Muscle Exercise Mitigates the Negative Influence of Low Socioeconomic Status on the Lack of Muscle Strength: A Cross-Sectional Studyopen access
- Lee, Hanna; Kim, Mi-Ji; Lee, Junhee; Kim, Mingyo; Suh, Young Sun; Kim, Hyun-Ok; Cheon, Yun-Hong
- Issue Date
- socioeconomic status; sarcopenia; handgrip strength; muscle mass; muscle exercise
- HEALTHCARE, v.9, no.10
- Journal Title
- Socioeconomic status (SES), which takes into account household income and education level, is an important factor in the role of muscle strength as a discriminator of sarcopenia. Although the benefits of exercise on muscle strength are well recognized, its influence on people of different SES has not been fully elucidated, informing the aim of this study. A total of 6081 subjects, for which we had complete data on measurements of handgrip strength (HGS) and other relevant variables, were included from the Korea National Health and Nutrition Examination Surveys (KNHANES) VII-3. A multivariable analysis showed that people with a low household income (odds ratio (OR) 1.637, p = 0.005) and low education status (OR 2.351, p < 0.001) had a poor HGS compared to those with a high SES, and that the difference in HGS made by muscle exercise was greater for people with a low household income (OR 7.082 vs. 3.619, p < 0.001) and low education status (OR 14.711 vs. 6.383, p < 0.001). Three-step logistic regression analysis showed that muscle exercise mediated the relationship between muscle strength and low household income (OR from 1.772 to 1.736, z = 2.373, p = 0.017) and low education level (OR from 2.368 to 2.309, z = 2.489, p = 0.012). This study confirmed that exercise improves the negative effect of SES on muscle strength, suggesting the greater importance of muscle exercise for people with a low SES.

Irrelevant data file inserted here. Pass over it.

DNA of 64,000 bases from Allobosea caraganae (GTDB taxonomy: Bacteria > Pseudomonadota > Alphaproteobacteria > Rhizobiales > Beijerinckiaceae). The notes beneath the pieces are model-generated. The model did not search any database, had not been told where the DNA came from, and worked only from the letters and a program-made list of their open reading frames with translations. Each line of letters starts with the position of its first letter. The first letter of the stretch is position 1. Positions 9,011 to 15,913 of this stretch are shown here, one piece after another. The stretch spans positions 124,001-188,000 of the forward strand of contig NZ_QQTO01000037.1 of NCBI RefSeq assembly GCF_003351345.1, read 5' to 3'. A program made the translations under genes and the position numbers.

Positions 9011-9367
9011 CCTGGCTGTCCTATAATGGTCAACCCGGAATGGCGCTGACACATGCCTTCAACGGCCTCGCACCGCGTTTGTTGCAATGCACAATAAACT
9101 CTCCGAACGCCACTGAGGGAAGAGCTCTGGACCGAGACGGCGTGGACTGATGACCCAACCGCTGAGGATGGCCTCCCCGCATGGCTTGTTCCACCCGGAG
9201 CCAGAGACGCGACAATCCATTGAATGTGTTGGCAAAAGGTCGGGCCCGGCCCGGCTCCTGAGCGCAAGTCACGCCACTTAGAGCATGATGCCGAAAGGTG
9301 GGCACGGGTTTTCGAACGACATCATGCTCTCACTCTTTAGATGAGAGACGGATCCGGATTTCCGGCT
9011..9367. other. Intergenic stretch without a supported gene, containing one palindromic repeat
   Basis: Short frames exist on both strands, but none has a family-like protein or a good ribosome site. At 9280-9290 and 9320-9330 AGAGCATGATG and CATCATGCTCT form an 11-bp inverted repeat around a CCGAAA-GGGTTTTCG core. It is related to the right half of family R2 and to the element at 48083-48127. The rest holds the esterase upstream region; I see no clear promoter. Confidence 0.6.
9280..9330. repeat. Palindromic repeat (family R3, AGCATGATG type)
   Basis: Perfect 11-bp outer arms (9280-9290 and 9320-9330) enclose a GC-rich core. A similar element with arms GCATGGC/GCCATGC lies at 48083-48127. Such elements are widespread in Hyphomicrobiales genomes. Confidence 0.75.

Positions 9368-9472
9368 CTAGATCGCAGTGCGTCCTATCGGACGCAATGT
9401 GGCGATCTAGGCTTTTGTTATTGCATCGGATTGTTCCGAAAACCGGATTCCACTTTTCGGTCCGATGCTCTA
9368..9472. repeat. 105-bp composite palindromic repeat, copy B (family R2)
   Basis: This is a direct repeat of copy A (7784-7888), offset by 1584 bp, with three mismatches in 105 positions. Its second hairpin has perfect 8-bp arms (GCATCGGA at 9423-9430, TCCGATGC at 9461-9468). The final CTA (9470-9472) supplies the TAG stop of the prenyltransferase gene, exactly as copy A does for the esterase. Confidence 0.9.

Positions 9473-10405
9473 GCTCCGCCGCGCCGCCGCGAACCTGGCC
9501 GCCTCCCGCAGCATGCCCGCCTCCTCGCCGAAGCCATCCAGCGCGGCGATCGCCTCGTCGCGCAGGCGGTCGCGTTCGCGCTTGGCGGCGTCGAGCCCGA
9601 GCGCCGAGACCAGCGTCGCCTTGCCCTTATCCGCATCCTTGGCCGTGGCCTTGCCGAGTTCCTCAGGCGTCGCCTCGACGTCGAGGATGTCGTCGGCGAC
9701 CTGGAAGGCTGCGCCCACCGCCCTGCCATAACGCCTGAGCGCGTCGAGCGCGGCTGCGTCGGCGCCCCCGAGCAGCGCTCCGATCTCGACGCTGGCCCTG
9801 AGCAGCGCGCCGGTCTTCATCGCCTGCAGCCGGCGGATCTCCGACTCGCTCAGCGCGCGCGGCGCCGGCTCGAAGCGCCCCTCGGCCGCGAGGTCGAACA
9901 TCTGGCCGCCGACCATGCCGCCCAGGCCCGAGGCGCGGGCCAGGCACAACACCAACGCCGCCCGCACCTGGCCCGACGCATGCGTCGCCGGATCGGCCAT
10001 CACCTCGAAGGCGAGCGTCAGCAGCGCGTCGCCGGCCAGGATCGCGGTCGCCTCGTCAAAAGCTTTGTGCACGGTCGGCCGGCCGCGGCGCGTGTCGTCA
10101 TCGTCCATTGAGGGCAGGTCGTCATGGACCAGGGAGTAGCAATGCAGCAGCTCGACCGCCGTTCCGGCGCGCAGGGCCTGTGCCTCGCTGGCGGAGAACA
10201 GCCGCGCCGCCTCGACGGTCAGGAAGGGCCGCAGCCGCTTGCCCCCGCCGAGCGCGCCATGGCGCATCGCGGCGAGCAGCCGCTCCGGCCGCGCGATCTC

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- College of Medicine > Department of Medicine > Journal Articles
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